Astronomers in the past few years have discovered many planets orbiting distant stars beyond our solar system. Now, they have found another type of object around a distant star - a celestial body halfway between a planet and a star called a "brown dwarf."
A twin to our sun at the relatively close cosmic distance of 60 light years is host to a type of failed star known as a brown dwarf. Brown dwarfs are a class of dim stars 50 to 75 times more massive than the gas giant Jupiter, but too small to ignite the nuclear fires that drive a real star. Because they lack intensity, sightings are rare.
But University of Hawaii astronomer Michael Liu led a team that photographed a brown dwarf around a star in the constellation Sagitta. He told the American Astronomical Society convention in Washington that the object is about two billion kilometers from the star, roughly the same distance between the planet Uranus and our sun. "Our finding," he said, "shows that brown dwarf companions do exist at the same distances that giant planets do around our own solar system. This tells us that there is a diversity of other solar systems possible around stars like the sun."
The photograph of the brown dwarf is a triumph of a new technology called adaptive optics, which sharpens the view of ground telescopes normally blurred by the movement of air currents.
Astronomers have found dozens of planets around distant stars since 1995, but this is the closest body observed directly. The other objects were not detected by direct visual observation. Rather, their presence was inferred by measuring the subtle effect of their gravitational pull on the orbit of the star. So far, this technique has detected only massive objects relatively near their star.
However, adaptive optics allows direct observation of objects further away from their stars, raising hope that smaller, habitable, Earth-like planets can be found. Mr. Liu's team used the adaptive optics on two of the world's biggest telescopes, the Keck and Gemini North observatories in Hawaii.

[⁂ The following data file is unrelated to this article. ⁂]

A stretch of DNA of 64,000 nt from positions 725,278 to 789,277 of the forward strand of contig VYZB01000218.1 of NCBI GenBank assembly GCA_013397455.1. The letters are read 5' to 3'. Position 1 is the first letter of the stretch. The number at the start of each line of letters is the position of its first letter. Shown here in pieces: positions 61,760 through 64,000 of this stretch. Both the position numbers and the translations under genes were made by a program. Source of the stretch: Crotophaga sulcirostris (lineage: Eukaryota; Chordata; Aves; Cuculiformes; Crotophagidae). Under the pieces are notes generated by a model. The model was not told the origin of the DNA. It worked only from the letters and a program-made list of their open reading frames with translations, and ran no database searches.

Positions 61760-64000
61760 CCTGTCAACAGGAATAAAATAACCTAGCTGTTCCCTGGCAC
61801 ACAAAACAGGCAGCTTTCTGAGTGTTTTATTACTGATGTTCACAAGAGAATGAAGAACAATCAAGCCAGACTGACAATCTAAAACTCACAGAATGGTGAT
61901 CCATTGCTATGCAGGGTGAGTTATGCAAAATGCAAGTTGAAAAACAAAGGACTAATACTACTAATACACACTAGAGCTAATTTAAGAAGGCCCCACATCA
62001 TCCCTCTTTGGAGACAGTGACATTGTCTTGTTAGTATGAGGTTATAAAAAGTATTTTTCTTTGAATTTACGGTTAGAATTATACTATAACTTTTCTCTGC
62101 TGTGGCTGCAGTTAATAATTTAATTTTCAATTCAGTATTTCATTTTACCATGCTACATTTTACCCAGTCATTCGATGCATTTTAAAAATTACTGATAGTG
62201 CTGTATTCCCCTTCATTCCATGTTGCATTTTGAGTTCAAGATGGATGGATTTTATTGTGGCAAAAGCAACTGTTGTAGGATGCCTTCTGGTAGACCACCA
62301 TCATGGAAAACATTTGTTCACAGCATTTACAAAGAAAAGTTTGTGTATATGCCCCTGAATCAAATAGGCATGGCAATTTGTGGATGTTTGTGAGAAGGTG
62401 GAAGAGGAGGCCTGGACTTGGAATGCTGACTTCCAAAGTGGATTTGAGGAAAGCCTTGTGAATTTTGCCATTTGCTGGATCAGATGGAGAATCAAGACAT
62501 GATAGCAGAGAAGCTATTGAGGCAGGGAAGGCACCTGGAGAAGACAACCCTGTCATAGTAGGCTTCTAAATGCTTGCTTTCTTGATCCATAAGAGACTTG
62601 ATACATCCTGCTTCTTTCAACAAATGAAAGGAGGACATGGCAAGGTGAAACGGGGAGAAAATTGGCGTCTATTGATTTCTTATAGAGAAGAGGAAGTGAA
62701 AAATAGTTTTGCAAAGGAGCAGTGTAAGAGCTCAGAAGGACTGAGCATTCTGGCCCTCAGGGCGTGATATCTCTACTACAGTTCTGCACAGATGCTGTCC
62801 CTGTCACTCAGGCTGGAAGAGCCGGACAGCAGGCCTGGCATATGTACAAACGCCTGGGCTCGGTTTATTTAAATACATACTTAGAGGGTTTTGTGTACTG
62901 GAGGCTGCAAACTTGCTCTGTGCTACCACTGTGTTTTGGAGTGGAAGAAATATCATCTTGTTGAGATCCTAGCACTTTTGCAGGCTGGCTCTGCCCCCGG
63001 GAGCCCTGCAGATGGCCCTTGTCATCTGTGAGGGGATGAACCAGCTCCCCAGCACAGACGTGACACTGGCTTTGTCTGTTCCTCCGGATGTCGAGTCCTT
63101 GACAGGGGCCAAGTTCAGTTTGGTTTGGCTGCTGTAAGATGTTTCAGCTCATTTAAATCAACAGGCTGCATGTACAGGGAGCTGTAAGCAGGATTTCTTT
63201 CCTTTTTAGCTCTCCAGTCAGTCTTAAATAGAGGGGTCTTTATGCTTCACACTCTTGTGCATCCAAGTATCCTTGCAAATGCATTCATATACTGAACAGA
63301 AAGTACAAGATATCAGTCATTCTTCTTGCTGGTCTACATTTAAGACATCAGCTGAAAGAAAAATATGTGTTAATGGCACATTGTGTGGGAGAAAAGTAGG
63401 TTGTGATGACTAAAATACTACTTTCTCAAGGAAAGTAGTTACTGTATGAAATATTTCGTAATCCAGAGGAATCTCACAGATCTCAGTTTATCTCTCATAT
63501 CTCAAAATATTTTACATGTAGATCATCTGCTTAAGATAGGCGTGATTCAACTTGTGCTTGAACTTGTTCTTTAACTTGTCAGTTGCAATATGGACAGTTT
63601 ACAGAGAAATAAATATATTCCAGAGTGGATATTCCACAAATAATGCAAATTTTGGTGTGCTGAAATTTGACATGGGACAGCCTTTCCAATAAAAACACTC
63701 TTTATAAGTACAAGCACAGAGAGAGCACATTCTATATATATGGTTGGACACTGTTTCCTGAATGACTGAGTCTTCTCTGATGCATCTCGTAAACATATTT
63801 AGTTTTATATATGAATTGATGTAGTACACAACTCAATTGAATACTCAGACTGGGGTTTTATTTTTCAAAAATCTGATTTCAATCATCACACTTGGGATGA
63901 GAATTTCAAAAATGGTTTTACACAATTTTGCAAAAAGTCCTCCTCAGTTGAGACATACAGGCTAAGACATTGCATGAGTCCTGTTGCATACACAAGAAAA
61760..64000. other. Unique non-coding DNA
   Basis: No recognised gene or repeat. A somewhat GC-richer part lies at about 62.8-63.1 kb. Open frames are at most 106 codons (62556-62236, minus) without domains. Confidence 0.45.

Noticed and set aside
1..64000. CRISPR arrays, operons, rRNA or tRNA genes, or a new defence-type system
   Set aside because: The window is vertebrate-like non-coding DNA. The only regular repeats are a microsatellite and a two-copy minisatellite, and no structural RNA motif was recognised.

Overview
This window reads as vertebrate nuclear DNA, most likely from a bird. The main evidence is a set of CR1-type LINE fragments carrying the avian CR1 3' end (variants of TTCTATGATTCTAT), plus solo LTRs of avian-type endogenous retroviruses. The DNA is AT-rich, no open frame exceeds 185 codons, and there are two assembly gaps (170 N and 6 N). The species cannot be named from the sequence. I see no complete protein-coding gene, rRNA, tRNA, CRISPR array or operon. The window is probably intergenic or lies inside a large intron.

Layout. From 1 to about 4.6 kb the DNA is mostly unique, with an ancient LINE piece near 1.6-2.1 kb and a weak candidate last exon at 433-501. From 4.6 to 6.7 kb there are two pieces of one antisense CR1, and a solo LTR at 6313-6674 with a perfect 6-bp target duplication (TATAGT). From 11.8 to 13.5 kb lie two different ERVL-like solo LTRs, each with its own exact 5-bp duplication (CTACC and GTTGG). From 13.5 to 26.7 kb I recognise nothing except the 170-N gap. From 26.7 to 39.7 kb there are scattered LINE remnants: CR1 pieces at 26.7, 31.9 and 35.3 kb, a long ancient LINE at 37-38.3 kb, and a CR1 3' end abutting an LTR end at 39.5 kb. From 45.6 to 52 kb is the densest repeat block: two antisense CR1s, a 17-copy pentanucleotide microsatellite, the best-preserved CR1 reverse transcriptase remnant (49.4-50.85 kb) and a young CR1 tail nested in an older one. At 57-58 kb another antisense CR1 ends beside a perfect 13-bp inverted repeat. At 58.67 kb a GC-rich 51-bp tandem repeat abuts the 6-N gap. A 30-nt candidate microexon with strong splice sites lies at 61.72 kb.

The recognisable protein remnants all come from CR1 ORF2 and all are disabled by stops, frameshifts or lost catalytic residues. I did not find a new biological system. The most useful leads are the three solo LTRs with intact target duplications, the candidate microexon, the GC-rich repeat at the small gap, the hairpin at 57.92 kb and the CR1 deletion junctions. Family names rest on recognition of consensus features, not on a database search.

Astronomer Ray Jayawardhana of the University of California at Berkeley is employing the same instruments to track down a possible brown dwarf in a quadruple star system 900 light years from Earth. "What adaptive optics does for us from the ground is that it corrects for this blurring so that you get much sharper images than ever before," he said. "The technique works by actually having a secondary mirror, which is a very thin mirror, that flexes into different shapes a few times every second to correct for the atmosphere's blurring."
Michael Liu's brown dwarf discovery is like detecting a firefly next to a bright lamp. He said it could mean that planetary systems form in many ways, not just by the collapse of a swirling disk of gas around young stars. Mr. Liu said, "Many of the standard models for how we think giant planets form in our own solar system probably cannot explain something like this new brown dwarf companion. It's probably too heavy to have formed at least in the standard picture that we think." Mr. Liu says he is searching other stars to learn how frequent brown dwarfs are.
At the Carnegie Institution in Washington, astronomer Alan Boss says that both brown dwarf searches are only a tantalizing appetizer for what is to yet come as scientists continue the hunt for planets. He said, "These adaptive optics techniques in the next few years most likely are going to achieve another major discovery in the era of extra-solar planets, which is they are likely to find the first evidence for a newly forming planet. They have now demonstrated that the have the ability to do it. It's just a question of time to see which ones are going to be the right ones [and] which ones turn out to be background stars."
Mr. Boss says it would be interesting to find if planets cohabit with the newly discovered brown dwarf.